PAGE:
Referee Profile | Morag Pirie, Scotland

Meet Morag Pirie, Scotland’s highest qualified female referee! Here she tells us why she’s climbing a mountain to break a football world record and not at home “making her man’s tea”!

To support the Equal Playing Field players, please visit http://equalplayingfield.com/donate/

I grew up in Aberdeenshire in the Scottish countryside. I played football with my twin sister in our garden, and with the boys in the playground, but we were the only girls. There were no girls allowed on the school team, but when I got to Aberdeen University, I joined the women’s football team. From that point, football was everything, and I took a course in refereeing in my final year at University and began refereeing when I graduated.

When I started off refereeing, my sister would come to games as moral support, and she would often be asked by managers if I knew what I was doing, or had ever played football before. I’m sure that if I was a boy, it would be assumed that I knew the game, but as a young female, I had to prove myself before I even set foot on the pitch!

I used to have a part time job at a local joiners’ firm. Again, I was the only female employee. And again, there were so many times when I had to prove that I was capable of being there and that I knew what I was doing, and that I was strong enough to do the job.

Whilst I played football nationally in the first division, I have managed to progress way further as a referee than I ever imagined possible. I am now in the top level of FIFA referees internationally, which has allowed me to travel the world, officiating world cup matches, youth Olympic matches and champions league games in countries far and wide; games that were I still playing, I could only ever have watched on TV. Domestically, I have been an assistant and a referee at SFL games, Highland League games, and been at great stadiums with capacity crowds, TV cameras and the hairs on the back of your neck standing on end. The atmosphere is electric.

There are so many challenges we face as female referees. The money that I receive as a referee in women’s football is a fraction of the money that referees get in men’s football. I constantly have to prove myself an equal to the men on the pitch. I have to prove that I know the laws of the game more than men just because I am a female, but once I am on the field, they soon realise that I know what I am doing and my gender isn’t an issue. I am shouted at because I am a referee and not because I am female. My twin sister is really supportive but says that she couldn’t do what I do with all the abuse I get and with the people I deal with during a game.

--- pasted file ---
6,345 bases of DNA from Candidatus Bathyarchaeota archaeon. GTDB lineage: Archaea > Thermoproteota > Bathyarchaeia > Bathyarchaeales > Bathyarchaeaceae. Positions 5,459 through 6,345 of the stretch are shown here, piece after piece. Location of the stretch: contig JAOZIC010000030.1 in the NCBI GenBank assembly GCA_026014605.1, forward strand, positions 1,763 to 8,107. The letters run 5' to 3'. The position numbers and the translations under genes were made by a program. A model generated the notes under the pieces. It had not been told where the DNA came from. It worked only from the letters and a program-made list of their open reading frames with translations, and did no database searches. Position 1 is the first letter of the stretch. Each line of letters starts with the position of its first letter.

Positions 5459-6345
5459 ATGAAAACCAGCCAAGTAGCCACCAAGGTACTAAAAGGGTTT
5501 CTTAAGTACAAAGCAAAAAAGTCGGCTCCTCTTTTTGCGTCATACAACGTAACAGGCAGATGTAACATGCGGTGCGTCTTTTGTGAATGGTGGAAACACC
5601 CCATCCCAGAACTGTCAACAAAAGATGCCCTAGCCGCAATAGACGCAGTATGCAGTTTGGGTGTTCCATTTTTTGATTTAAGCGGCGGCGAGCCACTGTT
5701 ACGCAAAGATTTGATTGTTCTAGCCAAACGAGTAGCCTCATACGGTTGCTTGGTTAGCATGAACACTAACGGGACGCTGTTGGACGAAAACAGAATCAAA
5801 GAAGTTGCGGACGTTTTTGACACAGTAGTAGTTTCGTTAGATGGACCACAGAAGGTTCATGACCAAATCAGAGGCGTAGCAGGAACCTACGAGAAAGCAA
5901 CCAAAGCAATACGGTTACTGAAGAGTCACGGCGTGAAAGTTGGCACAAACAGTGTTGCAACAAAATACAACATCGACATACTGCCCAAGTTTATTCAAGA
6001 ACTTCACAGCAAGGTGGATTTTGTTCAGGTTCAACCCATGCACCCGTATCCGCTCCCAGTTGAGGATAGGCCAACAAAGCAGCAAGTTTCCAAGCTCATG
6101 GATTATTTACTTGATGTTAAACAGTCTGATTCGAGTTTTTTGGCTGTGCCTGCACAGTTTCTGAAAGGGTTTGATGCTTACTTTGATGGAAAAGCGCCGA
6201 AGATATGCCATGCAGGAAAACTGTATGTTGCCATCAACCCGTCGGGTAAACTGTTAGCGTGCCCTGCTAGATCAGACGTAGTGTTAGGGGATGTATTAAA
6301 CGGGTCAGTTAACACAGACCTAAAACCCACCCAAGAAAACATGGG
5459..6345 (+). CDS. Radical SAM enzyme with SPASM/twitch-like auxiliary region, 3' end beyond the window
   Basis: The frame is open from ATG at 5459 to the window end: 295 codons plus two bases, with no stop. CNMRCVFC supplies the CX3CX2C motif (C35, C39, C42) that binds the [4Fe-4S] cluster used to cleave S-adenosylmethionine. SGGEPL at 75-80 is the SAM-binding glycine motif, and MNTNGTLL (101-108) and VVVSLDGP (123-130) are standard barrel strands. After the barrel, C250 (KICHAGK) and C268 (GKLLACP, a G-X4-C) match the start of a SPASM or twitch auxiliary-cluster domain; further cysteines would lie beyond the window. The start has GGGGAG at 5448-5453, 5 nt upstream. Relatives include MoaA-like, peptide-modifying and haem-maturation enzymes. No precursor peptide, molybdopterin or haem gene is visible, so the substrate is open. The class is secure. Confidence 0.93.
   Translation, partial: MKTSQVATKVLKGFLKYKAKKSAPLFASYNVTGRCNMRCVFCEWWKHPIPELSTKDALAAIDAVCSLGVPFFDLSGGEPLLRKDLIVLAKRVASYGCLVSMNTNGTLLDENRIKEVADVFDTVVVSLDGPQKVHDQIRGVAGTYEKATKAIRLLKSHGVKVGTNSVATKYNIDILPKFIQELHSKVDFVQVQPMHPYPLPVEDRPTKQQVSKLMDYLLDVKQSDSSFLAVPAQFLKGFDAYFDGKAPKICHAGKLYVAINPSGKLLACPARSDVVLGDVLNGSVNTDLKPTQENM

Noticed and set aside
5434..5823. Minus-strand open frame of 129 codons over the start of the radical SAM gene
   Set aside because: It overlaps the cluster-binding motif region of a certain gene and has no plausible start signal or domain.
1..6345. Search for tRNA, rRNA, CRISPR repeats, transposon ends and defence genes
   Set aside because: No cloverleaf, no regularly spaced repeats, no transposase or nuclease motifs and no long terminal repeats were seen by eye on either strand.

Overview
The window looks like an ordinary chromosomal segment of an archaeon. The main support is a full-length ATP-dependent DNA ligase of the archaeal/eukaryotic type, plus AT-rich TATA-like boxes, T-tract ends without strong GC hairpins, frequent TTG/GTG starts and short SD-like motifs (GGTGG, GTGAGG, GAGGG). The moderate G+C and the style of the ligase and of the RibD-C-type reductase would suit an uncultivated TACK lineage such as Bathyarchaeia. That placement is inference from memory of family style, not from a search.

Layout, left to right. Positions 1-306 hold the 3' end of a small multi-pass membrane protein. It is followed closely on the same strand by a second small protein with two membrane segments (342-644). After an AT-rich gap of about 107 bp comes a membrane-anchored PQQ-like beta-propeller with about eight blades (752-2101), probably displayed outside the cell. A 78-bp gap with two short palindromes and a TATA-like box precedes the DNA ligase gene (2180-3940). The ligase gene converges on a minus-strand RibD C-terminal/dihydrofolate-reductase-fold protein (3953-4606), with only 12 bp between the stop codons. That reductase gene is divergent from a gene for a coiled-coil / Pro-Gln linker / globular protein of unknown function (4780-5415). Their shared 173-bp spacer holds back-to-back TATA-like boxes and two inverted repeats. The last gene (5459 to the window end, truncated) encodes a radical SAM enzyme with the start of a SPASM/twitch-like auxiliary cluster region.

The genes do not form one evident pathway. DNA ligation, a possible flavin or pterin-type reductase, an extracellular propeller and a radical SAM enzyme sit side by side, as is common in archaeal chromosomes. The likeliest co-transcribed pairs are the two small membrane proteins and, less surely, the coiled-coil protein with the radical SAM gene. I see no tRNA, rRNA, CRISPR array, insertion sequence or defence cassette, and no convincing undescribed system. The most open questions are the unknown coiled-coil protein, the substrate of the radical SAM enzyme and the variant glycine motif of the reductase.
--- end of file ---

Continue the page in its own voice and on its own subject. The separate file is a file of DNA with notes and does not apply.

At home, “making her man’s tea” was how one manager described what I should be doing though I’ve only had a couple such incidents. It still exists that people in Britain think that football is a “man’s game” and that women shouldn’t be there, but thankfully, attitudes are changing. There are still some dinosaurs out there though who are stuck in the dark ages.

I am taking part in this challenge, to help promote the everyday issues and hurdles that females have at home and abroad and to try and bridge the gap between genders. I would really hope that in the future women and men receive the same respect for what they do, and have equal opportunities and facilities regardless of their gender. Our cause it to open up the eyes of people who still have the attitude that women can’t or shouldn’t do the things that men can.

I have thought so many times of giving up refereeing! I have then thought — why let them win? If I dig deep, stay determined and keep working away, then I will prove wrong all those who thought I couldn’t do it or wasn’t good enough.

I hope that by taking part in this challenge, it will show other females that you can do anything you want if you put your mind to it and try your very best. Nothing can stop you.

To support the Equal Playing Field players, please visit http://equalplayingfield.com/donate/

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